Tom was the youngest of the five children of Ellis and Mary Jane Schofield. In 1901, when the national census was taken, the family was living at 24 Holly Street, Stockport where Ellis earned his living as a collector for the Council’s Gas Department. They later moved to 205 Turncroft Lane. Nothing else is known of Tom’s life until he enlisted around the late spring of 1916. He was assigned to the Marines and went overseas on active service on 25 September 1916.
9 April 1917 saw the opening of the British offensive which would later be designated as the Battle of Arras. On the 24th, the Battalion moved from reserve positions to take over a section of the front line which had been captured from the Germans the previous day. Over the next three days, they were heavily shelled and fatalities were experienced on each day. Late on the 27th, they moved to assembly positions ready for an attack at 4.25, the next morning.
Their objective would be some unfinished German trenches north east of the village of Gavrelle. One platoon would be detached to attack a windmill which stood on nearby high ground. The men attacked in four waves, with the single platoon quickly capturing the windmill. In spite of heavy shelling intended to batter down the barbed wire protecting the German trenches, it was found to be destroyed in only place, but the three attacking companies of Marines poured through the break. By 7.30, all the objectives had been captured but there had been a heavy loss of men.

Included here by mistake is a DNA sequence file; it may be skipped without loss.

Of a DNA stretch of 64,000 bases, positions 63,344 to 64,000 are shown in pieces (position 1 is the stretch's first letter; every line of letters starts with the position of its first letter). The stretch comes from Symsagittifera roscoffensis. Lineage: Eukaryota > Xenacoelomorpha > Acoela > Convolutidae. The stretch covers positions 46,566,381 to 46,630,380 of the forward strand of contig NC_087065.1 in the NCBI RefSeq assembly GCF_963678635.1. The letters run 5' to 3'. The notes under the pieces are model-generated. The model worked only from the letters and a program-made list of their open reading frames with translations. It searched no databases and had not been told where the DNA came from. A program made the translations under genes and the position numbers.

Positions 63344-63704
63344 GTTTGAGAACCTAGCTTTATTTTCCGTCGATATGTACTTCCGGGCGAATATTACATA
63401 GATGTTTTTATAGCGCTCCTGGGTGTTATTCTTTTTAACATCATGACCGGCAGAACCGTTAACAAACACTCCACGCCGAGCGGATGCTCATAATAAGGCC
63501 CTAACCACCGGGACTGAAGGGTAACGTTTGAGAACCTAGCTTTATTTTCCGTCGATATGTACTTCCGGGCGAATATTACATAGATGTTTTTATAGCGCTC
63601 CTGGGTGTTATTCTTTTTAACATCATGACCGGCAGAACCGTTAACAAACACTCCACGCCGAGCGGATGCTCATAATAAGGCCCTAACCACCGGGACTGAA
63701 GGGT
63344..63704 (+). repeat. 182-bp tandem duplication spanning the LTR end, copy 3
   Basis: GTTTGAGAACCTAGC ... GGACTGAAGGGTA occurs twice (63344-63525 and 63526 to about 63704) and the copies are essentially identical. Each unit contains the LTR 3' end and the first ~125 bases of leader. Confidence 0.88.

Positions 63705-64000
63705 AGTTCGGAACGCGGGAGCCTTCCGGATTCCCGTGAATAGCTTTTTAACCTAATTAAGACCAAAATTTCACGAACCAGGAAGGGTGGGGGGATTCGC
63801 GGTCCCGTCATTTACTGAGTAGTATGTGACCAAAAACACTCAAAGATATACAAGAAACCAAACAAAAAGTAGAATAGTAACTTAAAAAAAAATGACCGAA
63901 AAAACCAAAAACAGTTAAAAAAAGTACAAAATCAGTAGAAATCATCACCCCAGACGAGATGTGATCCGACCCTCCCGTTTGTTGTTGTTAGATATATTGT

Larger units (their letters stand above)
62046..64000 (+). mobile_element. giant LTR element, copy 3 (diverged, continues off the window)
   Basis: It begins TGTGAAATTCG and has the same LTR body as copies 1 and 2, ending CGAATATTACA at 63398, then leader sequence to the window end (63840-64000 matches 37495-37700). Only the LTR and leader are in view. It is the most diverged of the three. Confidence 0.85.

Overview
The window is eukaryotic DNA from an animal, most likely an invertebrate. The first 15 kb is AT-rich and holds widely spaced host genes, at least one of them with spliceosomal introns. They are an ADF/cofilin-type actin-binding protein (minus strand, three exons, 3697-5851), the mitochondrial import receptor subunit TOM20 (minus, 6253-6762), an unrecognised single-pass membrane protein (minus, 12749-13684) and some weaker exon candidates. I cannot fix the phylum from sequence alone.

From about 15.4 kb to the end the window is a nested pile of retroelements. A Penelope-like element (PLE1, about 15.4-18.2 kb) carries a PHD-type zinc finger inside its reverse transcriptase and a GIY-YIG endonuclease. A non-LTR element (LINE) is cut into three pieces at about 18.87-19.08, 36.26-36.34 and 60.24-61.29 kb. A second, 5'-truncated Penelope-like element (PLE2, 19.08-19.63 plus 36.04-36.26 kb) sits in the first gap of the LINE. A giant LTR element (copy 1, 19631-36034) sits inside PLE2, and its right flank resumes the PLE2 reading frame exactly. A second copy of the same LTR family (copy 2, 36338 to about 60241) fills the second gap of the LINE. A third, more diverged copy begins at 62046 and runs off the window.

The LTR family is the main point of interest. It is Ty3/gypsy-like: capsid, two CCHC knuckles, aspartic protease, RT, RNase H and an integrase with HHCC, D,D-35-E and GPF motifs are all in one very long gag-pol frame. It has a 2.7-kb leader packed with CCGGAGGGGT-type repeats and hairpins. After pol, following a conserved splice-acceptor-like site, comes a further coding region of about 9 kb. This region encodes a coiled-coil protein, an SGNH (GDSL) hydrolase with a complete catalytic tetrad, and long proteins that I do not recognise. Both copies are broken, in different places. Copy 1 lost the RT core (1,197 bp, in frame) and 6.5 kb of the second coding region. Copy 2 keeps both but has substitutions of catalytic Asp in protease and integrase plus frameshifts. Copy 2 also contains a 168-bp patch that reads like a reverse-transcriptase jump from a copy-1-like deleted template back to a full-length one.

They had been subject to machine gun fire as they crossed No Man’s Land and, now in the enemy trench system, found themselves subject to even heavier fire from both flanks. The battalion intended to support their flank had been unable to advance very far before becoming pinned down and this now left the Marines in a dangerous salient surrounded by Germans on three sides.
Around 10am, the Germans started to mount counter-attacks and, at the same time, their machine gun fire was preventing the fourth Marine company from advancing to support their comrades. Many were forced to surrender but the remainder managed to hold on until the evening when they were relieved. Tom was originally posted as being missing but nothing was ever heard of him again and, in December 1917, an official presumption of death was made. Over 160 Marines had been killed and nearly 200 more taken prisoner.